Crossroads of Civilization
Sep 26th, 2010 by H. M. Stuart
H.R. 12: Paycheck Fairness Act
S. 182: Paycheck Fairness Act
A bit of each?
Something other than either?
Is this anything?
H. M. Stuart
Tags: earnings, income, Paycheck Fairness Act, Politics, women
Posted in Culture
Okay, here I go…
Someone needs to convince me that wage disparity exists and that it’s because of sexism. I’m willing to believe that overall by the end of their lifetimes women take home less money than men. And that women may have difficulty pursuing careers in male heavy industries, and they may not receive promotions as readily or break the glass ceiling, but that’s not the same thing as saying, “…many women continue to earn significantly lower pay than men for equal work.”
I do see that women often choose their families over their jobs in small and large ways that might affect their incomes and future employment. But I’m really tired of hearing the “lifetime comparison,” which is where I think this Fairness Act is really coming from even if it doesn’t state it explicitly. Why is it always women-with-children versus men? What about women-with-children versus women-without-children? If you take off 2 to 5 years, or even 2 months, to spend time with your kids, why on earth should you still receive equal pay as me, who has continued to gain experience and provide valuable service to my employer during that time?
If a man took off a few years to be a house husband would you expect him to receive promotions at the same rate as other men? I don’t think so. It looks like women are being “punished” for having children in ways that men are not, but that’s because not as many men quit their jobs. BECAUSE MEN DON’T PUSH HUMAN BEINGS OUT THEIR VAGINAS. They don’t need two months off. I guess it’s unfair in the cosmic sense, but it’s also unfair to expect to receive the same reward (money / promotions / recommendations) as the people (men and women) who didn’t stop working to could indulge in the the joys and challenges of parenthood.
I’m particularly bitter this week as I’ve had to sub extra hours for a co-worker who had a baby. A man actually, but that supports my point. The more time he takes off and the more I have to sub for him, then the more money I make. AS I SHOULD. Of course I’d rather just have to do my own job instead of someone else’s, but I can’t even complain about it or I’m the bitch.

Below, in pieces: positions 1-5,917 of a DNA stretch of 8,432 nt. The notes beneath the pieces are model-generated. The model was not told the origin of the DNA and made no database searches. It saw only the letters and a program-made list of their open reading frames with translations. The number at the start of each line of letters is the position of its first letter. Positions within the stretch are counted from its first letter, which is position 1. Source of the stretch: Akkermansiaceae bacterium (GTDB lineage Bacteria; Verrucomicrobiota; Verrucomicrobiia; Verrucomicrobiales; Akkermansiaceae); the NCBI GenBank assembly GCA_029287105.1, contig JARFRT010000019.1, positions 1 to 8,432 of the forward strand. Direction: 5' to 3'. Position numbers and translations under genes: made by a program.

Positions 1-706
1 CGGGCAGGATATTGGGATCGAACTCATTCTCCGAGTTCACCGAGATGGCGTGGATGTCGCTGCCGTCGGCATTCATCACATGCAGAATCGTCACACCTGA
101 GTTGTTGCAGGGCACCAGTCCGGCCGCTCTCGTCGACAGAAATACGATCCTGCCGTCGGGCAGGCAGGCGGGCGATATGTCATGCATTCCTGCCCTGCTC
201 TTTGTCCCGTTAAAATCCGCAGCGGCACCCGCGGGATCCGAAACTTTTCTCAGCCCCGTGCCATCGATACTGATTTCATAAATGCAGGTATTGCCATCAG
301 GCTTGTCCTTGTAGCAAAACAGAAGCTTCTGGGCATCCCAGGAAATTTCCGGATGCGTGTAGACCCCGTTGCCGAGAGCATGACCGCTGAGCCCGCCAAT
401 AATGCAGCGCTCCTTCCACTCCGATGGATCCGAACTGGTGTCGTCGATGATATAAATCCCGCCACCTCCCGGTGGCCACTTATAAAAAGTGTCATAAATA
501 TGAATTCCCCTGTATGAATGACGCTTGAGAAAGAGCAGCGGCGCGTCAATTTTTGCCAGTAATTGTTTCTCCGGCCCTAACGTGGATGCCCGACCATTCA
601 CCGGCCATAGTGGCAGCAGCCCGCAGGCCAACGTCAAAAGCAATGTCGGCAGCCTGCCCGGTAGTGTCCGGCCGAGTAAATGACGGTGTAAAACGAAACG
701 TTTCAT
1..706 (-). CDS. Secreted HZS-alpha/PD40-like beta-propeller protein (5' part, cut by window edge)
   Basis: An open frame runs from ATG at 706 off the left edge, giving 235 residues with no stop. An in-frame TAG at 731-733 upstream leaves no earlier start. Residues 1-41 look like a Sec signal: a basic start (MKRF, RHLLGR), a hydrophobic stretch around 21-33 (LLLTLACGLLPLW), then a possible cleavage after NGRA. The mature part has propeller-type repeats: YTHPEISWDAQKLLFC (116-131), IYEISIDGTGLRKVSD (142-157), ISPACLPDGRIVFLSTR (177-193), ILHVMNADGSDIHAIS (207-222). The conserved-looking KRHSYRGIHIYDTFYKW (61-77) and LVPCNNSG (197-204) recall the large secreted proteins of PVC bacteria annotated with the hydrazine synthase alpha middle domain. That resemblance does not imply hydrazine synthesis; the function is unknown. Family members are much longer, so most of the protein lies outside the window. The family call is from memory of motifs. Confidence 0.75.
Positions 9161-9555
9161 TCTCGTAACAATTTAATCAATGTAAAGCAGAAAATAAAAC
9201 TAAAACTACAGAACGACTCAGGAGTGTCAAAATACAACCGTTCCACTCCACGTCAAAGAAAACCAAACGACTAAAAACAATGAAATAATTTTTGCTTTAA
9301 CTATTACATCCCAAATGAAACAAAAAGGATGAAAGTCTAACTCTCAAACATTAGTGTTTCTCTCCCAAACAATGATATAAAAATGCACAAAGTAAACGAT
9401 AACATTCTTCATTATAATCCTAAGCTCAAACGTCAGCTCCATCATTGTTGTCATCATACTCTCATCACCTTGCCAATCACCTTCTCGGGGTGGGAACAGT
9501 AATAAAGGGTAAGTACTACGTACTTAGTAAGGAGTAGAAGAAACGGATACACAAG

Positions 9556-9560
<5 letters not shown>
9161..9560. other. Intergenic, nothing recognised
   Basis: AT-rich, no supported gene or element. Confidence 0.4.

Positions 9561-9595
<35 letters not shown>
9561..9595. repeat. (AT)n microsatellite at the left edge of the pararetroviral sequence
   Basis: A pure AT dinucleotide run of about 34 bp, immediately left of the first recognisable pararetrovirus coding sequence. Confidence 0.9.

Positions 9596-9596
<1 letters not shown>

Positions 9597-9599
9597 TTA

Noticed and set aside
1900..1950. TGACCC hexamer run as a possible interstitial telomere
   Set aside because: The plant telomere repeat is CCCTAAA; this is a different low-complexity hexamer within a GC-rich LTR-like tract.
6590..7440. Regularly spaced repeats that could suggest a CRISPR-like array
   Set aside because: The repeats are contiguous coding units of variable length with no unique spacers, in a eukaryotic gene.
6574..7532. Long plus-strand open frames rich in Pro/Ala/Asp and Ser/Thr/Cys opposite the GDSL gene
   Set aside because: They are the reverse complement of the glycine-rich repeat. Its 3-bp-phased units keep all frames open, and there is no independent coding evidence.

I think that was a rant. Thank you. Good Day.
I once read that some men were complaining that it is unfair for women to get maternity leave when men don’t. Sara has already given an appropriate graphic response to that. I would favor gender-neutral language to provide that any man or woman who is carrying a pregnancy can qualify for pregnancy leave. I don’t expect any men to apply, but that’s not because they are men, that’s because they are not carrying a pregnancy in their nonexistent uterus.
AFTER a baby is born, I think it is quite appropriate that both a father and a mother qualify for family leave – preferably taking turns to maximize the time baby has one or both parents available to bond with.
I would like to see intense pressure to “put the company first” eliminated from our culture. I’m not sure that can be legislated. If it could be, I would be for it. NEITHER gender should be unduly penalized for future advancement because they took time off for their family. On the other hand, promotion may come a year or two later, because there does need to be work performance and accomplishment to evaluate. Family leave doesn’t cancel that.
That was a good rant, Sara.
This issue has been a vast playground for the use of statistics to tug at the emotional strings of every ideological and economic group impacted by wages. It should surprise no one that it has been spun so many times in so many ways that the basic, rational facts are useless as rebuttals.
1) Women are absent from their jobs for pregnancy and childbirth. Men are not. The Family Medical Leave Act made it possible for men to share those periods in a woman’s life, but nothing can replace the physical facts of pregnancy and childbirth. The most important equity issue there was the statute that requires employers to give the returning woman first priority in returning to active employment with that employer, instead of the previously prevailing practice of just cutting such women loose and filling their positions as quickly as possible. Women having children acquired a choice they did not have before.